The Captivation Of Coequal Collecting
   by Robert E. Haynes

We are all aware that the fittings are stepchild to the blade. This need not be so. In Japan the blade collectors will often have a fine set of fittings for each of their blades, even though they keep the blades in shirasaya. Naturally when swords were still in use, the samurai may have had several sets of fittings for each of his blades. A set for war, a set for official functions, a New Years day set, and a set to go to the Yoshiwara. The great daimyo families had sets of fittings that had been used for generations and were held in their storehouse. Some were put away when fashions changed, and some were part of the treasures of the household. A number of these great treasure troves of fittings are still held by such great daimyo families as the Hosokawa of Kumamoto, the Maeda of Kanagawa, and the Imperial family.

The collecting of swords and fittings, as we know it today, did not come about until after the haitorei (1876), the prohibition against wearing swords in public. At that time a very large number of sword fittings came into the hands of the antique dealers, and those who had never been allowed to have a sword, up to that time. New collectors, and new interest in these objects for their aesthetics, was about to be conceived. Unfortunately the blade and its fittings were on the verge of separation. Many great blades were kept by the original owners, but their fittings were sold, as these samurai thought they would never wear them again. The samurai class now dressed in Western clothing styles. The once proud symbol of the samurai was now discarded by those who had held it as the embodiment of their soul and spirit. It was taken up again during the Russo-Japanese War (1904-5), but soon put away once more, for the next 30 years. Almost unnoticed, from 1876 to 1906, a very large number of sword fittings were sold, both to collectors in Japan, and to the many foreigners who now showed great interest in all things Japanese. Thus the worldwide collector was born.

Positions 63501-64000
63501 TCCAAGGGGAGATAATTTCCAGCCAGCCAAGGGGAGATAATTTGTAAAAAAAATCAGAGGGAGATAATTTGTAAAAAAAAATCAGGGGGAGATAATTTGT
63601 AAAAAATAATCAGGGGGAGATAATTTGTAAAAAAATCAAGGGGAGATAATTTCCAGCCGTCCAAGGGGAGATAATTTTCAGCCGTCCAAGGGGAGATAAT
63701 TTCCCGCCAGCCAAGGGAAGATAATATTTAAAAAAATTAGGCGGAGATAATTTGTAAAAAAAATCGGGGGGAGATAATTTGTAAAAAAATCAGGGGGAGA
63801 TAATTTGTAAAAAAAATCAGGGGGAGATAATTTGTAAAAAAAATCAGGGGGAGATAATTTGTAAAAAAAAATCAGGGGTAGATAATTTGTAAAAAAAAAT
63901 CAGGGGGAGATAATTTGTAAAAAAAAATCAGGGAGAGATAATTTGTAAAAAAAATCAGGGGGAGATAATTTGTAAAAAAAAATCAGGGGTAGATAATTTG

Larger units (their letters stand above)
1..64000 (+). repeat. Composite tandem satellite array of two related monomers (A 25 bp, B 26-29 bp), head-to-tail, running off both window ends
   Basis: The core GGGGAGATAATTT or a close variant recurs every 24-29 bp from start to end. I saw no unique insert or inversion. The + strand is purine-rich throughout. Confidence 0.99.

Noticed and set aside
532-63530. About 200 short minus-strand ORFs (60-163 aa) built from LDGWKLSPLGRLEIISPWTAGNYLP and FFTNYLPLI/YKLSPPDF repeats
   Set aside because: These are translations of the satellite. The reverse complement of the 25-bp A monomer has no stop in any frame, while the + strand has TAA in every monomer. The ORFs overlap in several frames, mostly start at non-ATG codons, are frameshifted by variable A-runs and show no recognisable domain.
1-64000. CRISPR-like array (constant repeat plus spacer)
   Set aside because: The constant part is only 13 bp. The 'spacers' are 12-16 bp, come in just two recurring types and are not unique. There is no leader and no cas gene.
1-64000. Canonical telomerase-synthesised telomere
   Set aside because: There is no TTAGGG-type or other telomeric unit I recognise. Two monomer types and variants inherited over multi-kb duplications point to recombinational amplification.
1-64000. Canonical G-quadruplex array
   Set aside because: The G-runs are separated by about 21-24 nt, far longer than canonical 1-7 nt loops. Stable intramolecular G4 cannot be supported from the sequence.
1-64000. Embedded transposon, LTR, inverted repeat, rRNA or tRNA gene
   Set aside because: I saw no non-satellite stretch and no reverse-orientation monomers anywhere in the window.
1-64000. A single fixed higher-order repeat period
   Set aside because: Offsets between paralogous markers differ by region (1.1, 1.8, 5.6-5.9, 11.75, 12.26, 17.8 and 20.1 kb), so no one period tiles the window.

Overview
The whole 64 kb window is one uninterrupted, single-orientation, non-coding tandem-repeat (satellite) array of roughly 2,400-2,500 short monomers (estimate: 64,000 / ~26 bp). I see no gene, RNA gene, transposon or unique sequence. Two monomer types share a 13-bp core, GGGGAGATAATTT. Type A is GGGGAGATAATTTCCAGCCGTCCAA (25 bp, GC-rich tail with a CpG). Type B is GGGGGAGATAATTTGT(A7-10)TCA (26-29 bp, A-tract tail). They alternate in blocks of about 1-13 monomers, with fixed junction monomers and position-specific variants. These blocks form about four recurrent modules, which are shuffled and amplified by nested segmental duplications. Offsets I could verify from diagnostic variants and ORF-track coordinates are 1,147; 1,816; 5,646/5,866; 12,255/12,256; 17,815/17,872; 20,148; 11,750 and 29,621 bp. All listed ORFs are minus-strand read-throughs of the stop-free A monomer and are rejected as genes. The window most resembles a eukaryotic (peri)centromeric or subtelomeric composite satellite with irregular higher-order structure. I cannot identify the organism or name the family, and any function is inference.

In the first forty years of the new century the collecting of fittings, outside of Japan, predominated over the collecting of blades. Only the Boston Museum put together a highly important collection of blades during this time. The museums of England, Germany, Denmark, and the rest of America, bought and stored, vast numbers of fittings which were bestowed on them during these forty years. A large number of books were published in all the languages of the Western world, and close contact was maintained with the leading experts in Japan. This new interest and cooperation, was about to come to an end, and it was not to revive until the second half of the century. The American G.I. was to take an instant interest in the Japanese sword, and a love affair was born that burns to this day. This new generation of students and collectors was primarily interested in the sword blades, but some were first drawn to the fittings, though they were much in the minority. In the "good old days" when all these objects were both plentiful and cheap, one could collect at will. Today this is no longer possible. The new collector and student, during the last 20 years or so, has found he has to be either a blade collector or a fittings collector. Today those who chose blades, see how difficult it is to acquire objects for their collections. In consequence many have turned to collecting fittings and have found the joy of the art of the tsuba and other kodogu. The blade and its fittings should not be mutually exclusive, but in the West, this parallel interest has always been the case. This would seem to be the time to join the forces of the students of the blade with those of the fittings. So let all collectors and students, be it either blades or fittings, join together in a common study that both can enjoy, and hopefully learn from each other. Naturally it is not easy to master the available knowledge of both the blade and the fittings, but the student can acquire a good understanding of both and find in consequence that his interest in each is heightened. There are those who have an excellent knowledge of both these fields, and they are the ones who should pass their knowledge on to the student today.